And Elkanah, her husband, said to her, “Hannah, why do you weep? And why do you not eat? And why is your heart sad? Am I not more to you than ten sons?” … [Hannah] was deeply distressed and prayed to the Lord and wept bitterly. And she vowed a vow and said, “O Lord of hosts, if you will indeed look on the affliction of your servant and remember me and not forget your servant, but will give to your servant a son, then I will give him to the Lord all the days of his life, and no razor shall touch his head.” (1 Sam 1:8-11)
Affliction; this is the word Hannah uses to describe her childless state, her barren state, as she prays to God (actually, it’s more like pleading and begging). Hannah is afflicted with grief and sorrow. She is distressed and she weeps bitterly. She can’t eat, she laments (the deeper connotation of the word translated as “weep”), and she is not merely “sad” as a “feeling of blueness” as we would casually say, “I’m sad today.” It would be better to render the question from her husband, “why is your heart sad?,” as “why is your heart broken?” Anyone reading who has suffered a broken heart knows that this feeling breaks through the floor of sadness into a realm that effects both the mind and the body in painful ways. A broken heart is described as such because the heart actually feels broken; there’s an ache or a piercing pain that seems to ricochet through the fleshiness of the heart muscle–it’s not merely metaphorical. Hanna experiences this depth of broken-heartedness.
A longing and a desire gone unmet.
Hannah is barren; she is without a child. Hannah isn’t over-reacting about her childless state. The way the story is told seems more like a snapshot of her life at this one moment of her distress over being barren rather than a wholistic picture of what Hannah has been suffering–Hannah’s story practically opens the book of 1 Samuel. In v. 5 there is the mention that the Lord had closed her womb. And then from there, we jump right into her peaking distress and broken heart. In this way–the way the story is told–we miss out on the beauty that is the climactic point of Hannah’s distress and weeping. She is wholly consumed by hope deferred; hope deferred doesn’t merely occur because hope has been deferred once…but over and over and over again. Hannah has been pushed to the brink of the cliff that leads to despair, to death.
Hope deferred makes the heart sick, but a desire fulfilled is a tree of life. (Prov. 13:12)
Hope deferred makes the heart sick and this sickness steals life from the victim. Hannah has spent who knows how long longing and yearning for a child. Think of the numerous months coming and going, each one delivering it’s “no” and “not this time” to Hannah’s heart–hope sprung, hope dashed. And the deferral of her hope has made her sick: she can’t eat, she can’t stop weeping bitterly, she is inconsolable. This is a picture of a woman who is not well, who is suffering intimately with the brokenness of a very fallen world. When hope has been deferred for so long and dashed against the rocks so many times, one begins to long for not-hope. The deferral of hope can make one so sick that they wish for hope to take flight and to vanish, never again to alight on the heart–for, to the suffering soul, to live a life vanquished of hope seems better than to have hope yet once again only to have it dashed…yet once again.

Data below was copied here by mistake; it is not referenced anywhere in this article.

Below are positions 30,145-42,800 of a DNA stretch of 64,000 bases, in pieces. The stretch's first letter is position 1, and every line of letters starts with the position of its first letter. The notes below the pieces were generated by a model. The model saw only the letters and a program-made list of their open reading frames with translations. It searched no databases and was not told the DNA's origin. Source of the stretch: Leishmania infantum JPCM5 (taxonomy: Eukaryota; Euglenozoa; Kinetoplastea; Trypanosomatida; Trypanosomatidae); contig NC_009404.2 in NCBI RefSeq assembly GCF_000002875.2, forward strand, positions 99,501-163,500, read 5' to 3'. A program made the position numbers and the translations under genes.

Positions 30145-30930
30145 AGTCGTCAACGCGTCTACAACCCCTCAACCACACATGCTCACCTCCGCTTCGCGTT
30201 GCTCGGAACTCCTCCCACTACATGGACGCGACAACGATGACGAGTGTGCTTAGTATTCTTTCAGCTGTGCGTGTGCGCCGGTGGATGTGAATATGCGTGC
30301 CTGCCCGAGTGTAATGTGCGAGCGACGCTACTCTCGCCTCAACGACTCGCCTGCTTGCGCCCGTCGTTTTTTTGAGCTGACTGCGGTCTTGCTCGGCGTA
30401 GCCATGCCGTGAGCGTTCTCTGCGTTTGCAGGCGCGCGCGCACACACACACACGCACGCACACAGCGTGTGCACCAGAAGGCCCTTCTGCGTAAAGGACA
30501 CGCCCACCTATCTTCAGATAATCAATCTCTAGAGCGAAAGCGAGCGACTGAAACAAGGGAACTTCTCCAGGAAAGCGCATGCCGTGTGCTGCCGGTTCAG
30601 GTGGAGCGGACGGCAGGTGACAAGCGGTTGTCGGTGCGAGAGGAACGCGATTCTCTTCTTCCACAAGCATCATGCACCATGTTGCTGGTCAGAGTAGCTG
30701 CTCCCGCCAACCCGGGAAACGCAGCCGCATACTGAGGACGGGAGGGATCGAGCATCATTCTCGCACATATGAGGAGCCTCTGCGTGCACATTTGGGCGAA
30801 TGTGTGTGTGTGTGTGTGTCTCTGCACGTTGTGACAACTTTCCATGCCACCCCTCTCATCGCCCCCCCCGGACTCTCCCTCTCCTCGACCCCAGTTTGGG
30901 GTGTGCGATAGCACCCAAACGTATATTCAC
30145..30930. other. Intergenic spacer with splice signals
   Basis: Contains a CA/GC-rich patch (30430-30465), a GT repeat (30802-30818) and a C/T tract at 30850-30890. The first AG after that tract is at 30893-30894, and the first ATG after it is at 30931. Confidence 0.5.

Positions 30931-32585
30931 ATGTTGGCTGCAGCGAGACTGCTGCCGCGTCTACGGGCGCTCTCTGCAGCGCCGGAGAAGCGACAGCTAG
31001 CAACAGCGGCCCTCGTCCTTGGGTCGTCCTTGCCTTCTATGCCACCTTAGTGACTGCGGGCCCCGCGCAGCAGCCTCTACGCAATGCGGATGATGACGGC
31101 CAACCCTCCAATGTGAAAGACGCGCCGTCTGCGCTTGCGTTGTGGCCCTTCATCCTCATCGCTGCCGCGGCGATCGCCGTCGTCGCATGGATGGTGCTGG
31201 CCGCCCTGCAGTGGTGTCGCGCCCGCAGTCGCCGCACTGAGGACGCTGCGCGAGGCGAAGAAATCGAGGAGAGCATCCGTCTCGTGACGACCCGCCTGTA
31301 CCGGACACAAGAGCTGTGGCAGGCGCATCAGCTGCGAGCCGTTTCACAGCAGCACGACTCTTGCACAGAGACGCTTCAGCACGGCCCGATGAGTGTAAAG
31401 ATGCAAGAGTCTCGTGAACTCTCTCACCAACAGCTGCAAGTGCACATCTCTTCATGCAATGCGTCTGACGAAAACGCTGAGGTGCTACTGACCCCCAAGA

And so it is with those of us who have suffered with infertility or loss or both. In both infertility and loss there is a hope, a real, tangible, hope that blossoms and the real hope that is shattered into what seems like shards upon shards. And each time this hope is dashed, there is a death. And it is this death that leaves the woman a different creation the next day. Out of all the experiences surrounding fertility and birth, it is those who suffer from infertility and loss who get the one two punch of Gen 3–the curse rears it’s head both in the inability to get or to stay pregnant (pain increased) and the all to alert awareness that death still marches about the earth creating casualties, leaving scars. These are the women who will enter into the battle that wages to bring forth life (my life for this one), who will face death, and who will exit the battlefield marred.
And yet, out of this real encounter with death, with “no,” with “not this time,” there is life: for she is a new creation out of this death–never to be the same again. For it is she who has suffered death that knows what life is; it is she who has not born new life who understands–on a deep and visceral level–just how miraculous new life is; it is she who has wept bitterly and cried out for relief who knows from Whom joy and comfort come; it is she who knows the failure of the very thing she was uniquely gifted to do who finds her very person not in the sum of her working or not-working parts, but in the totality of The One who has born the brokenness of the world (and of her body) in His body and who has dealt death a death-dealing blow. And while she has not brought forth new life quantified in onsies and diapers, she is the epitome of new life, for it is she who declares even in this darkness: life.